I understand your concerns about your wife. She may surprise you. That is one of the great things about being married. Frankly, even if she would divorce you, you being alive for your children is far more important than anything else.

So even if you have to go flip burgers for awhile to escape the spiral your in, in the long run, it'll be worth it both to yourself and your family.

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trijocker (Apr 26, 2017 - 3:47 pm)

Dude, I cannot stand family law.

I really don't know how you handle it. Working in the corporate realm we just pass redlined docs back and forth. When I went through a divorce people screamed and cried, they lied, and it seemed like they played dirty tricks on another. Funny how when Valentines day comes around everybody is happy and in love, then forward a few years and each party is calling the other a coke ho or an abuser in front of a crowded courtroom. Another time we spent two hours listening and fighting about who would drive lil Jimmy to his birthday party. I also once heard somebody throw something in Family court services.
Seriously I think it would be easy to go insane practicing family law.

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anothernjlawyer (Apr 26, 2017 - 3:58 pm)

1) Get professional help (psychiatrist or psychologist) now. Your douchebag client's whining over who gets his movie posters in the divorce can wait. You are so much more important. If you have thoughts of self-harm, call 911 or go to the emergency room. Since you're just "staring at the wall" now anyway, it's not like it's going to hurt your productivity.

2) You need to stop internalizing your work. It is not your job to "win." It is not your job to care about the fact the legal system is unfair, that clients have serious problems, or that sometimes the legal system makes your clients' problems worse. It is your job to competently and ethically represent your clients, to avoid malpractice, to cash your check and go home at the end of the day. If you can solve some problems, fantastic. If not, so be it. It can take years to learn that.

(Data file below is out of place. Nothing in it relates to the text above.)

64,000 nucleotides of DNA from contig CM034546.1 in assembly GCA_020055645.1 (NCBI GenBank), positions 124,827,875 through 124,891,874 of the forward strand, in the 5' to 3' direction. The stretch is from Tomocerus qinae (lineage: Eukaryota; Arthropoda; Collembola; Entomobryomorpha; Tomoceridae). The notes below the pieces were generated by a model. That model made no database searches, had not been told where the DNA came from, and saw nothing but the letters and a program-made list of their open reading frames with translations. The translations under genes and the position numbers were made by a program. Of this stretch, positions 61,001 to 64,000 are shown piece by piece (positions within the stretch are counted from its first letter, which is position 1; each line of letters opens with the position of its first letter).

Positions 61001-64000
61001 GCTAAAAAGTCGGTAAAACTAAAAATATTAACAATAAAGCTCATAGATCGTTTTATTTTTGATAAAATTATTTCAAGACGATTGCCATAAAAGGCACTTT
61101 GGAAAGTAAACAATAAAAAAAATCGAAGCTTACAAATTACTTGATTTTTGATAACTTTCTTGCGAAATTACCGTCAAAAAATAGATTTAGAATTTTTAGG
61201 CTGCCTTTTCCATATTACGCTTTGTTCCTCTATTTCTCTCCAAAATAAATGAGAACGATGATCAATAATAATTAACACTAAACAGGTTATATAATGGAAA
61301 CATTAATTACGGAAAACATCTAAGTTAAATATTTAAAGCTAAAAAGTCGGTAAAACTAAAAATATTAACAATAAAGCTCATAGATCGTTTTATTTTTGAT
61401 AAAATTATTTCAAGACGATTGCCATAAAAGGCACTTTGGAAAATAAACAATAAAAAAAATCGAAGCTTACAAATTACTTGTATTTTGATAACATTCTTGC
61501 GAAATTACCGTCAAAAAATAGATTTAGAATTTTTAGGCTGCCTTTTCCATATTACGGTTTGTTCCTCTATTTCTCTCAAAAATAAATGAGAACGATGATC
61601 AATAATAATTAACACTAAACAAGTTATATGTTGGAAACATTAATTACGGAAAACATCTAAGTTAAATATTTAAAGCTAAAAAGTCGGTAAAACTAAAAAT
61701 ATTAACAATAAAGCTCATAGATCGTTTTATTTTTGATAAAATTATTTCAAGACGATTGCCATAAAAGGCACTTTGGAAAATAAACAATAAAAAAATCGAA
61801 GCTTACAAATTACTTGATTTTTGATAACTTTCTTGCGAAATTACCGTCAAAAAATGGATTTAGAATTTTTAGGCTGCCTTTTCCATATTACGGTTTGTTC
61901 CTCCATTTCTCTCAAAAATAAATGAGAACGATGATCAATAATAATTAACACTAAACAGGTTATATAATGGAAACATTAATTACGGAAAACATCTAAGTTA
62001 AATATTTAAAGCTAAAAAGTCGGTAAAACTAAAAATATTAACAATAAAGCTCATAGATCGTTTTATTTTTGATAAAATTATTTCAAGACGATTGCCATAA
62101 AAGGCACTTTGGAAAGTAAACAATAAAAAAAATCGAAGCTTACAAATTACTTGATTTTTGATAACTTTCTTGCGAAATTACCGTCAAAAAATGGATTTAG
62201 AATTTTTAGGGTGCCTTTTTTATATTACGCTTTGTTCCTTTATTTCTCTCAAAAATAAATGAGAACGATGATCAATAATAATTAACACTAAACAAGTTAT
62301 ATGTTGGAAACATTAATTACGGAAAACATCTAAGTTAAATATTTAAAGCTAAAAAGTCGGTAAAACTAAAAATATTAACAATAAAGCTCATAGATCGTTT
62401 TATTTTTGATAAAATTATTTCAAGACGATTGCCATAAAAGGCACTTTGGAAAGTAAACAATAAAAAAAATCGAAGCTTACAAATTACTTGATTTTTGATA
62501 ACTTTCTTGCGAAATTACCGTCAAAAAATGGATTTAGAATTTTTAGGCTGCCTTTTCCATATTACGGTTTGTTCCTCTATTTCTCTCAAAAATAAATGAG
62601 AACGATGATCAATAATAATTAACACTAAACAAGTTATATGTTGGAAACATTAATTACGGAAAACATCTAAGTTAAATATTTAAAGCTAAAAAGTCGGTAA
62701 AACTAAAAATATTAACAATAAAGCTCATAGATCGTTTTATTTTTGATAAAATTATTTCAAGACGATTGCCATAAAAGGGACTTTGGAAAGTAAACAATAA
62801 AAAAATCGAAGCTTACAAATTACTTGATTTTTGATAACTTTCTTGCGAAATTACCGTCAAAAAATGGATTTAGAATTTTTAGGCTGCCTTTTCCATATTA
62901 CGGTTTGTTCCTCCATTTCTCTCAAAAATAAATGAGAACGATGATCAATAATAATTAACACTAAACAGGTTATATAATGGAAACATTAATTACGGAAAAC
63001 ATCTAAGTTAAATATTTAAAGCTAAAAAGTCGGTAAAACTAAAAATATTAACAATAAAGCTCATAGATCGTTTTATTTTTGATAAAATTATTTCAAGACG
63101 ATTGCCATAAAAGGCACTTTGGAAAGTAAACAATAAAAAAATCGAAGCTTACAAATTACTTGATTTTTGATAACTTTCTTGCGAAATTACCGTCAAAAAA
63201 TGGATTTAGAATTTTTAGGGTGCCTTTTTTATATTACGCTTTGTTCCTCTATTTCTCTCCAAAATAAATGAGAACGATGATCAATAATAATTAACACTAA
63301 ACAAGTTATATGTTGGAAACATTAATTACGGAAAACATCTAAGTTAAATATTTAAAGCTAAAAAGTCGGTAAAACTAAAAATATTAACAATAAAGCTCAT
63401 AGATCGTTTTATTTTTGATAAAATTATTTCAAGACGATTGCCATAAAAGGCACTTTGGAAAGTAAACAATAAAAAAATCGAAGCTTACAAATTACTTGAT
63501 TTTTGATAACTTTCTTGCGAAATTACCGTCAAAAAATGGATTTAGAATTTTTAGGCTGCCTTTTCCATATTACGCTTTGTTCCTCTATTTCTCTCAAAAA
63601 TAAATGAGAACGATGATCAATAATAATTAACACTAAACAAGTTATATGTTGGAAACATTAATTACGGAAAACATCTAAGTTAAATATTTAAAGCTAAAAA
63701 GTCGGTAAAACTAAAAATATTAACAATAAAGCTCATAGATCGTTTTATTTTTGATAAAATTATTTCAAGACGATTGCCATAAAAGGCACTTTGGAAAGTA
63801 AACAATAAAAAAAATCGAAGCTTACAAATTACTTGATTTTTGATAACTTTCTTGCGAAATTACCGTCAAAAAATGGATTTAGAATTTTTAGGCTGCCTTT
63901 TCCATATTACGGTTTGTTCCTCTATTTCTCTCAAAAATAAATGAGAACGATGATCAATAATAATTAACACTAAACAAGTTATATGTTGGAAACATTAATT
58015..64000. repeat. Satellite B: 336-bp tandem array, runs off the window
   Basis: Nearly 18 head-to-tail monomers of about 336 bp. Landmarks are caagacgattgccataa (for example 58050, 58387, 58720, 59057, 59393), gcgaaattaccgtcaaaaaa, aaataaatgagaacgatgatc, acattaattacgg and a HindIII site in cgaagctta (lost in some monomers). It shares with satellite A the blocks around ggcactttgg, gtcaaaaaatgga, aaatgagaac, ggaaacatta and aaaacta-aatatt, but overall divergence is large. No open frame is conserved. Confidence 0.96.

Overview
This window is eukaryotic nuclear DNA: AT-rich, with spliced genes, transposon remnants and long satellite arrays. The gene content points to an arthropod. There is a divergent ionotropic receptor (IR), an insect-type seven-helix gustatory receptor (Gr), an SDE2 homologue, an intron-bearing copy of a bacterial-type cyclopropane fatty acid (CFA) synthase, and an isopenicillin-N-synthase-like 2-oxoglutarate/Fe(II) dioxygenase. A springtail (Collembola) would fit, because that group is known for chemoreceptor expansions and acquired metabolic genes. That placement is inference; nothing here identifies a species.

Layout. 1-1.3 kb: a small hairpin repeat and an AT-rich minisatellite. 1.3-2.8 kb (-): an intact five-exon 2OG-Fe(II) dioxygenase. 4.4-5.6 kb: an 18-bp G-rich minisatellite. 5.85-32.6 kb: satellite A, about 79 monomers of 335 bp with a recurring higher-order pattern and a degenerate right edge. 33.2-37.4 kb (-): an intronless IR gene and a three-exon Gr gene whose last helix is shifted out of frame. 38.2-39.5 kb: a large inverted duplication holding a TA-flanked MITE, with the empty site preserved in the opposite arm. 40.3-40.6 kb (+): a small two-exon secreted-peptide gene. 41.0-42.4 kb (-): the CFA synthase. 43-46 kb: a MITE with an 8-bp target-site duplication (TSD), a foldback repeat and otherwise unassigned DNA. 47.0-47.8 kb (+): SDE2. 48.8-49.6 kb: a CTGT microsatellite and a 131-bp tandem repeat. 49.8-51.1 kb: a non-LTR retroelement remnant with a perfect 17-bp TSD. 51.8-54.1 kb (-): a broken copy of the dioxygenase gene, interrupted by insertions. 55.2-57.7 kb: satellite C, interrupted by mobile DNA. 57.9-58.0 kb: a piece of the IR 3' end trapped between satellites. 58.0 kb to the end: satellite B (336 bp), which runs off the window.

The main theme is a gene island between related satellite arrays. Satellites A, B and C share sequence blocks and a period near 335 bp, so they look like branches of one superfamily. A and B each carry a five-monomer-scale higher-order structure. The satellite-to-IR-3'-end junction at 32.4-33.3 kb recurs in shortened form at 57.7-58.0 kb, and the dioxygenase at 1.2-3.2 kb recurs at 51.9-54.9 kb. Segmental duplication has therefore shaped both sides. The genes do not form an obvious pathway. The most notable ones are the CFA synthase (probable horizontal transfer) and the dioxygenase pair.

3) If "quitting can cause divorce," it sounds like you might have problems at home. It this is the case, after you see your individual psychiatrist / psychologist, schedule a session with a marital therapist.

4) If quitting is necessary to your health and safety, quit. You'd quit a job that involved putting your hand in a grain thresher; why stay at one that is ripping up your sanity?

5) If you aren't ready to quit and are eligible, after you see your new psychiatrist, go out of FMLA / state medical leave. You have all the same rights your lunatic clients have, don't forget it.

6) If you aren't eligible for medical leave, schedule take a real vacation, ASAP.

7) Work out. Even a brisk 30 minute walk every day can help.

8) Improve your diet, at minimum, by cutting out 3-5 unhealthy foods. For example, say, "no sugary sodas, no potato chips, no desserts on weeknights, and no more than 2 slices of pizza in one sitting."

9) Remember that, at the end of the day, it's just a stack of f!cking sh!tpaper. The sun is shining, and you've got a kid who'd love to play with you and who thinks you're Superman.

Good luck man. Take care of yourself.

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adamb (Apr 26, 2017 - 4:20 pm)

Gym!

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finklebots (Apr 26, 2017 - 4:27 pm)

Prozac got me out of my darkest place. 'Getting help' doesn't need to be a big production. Be open about suicidal ideation with your doctor and take the meds.

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acerimmer (Apr 26, 2017 - 4:50 pm)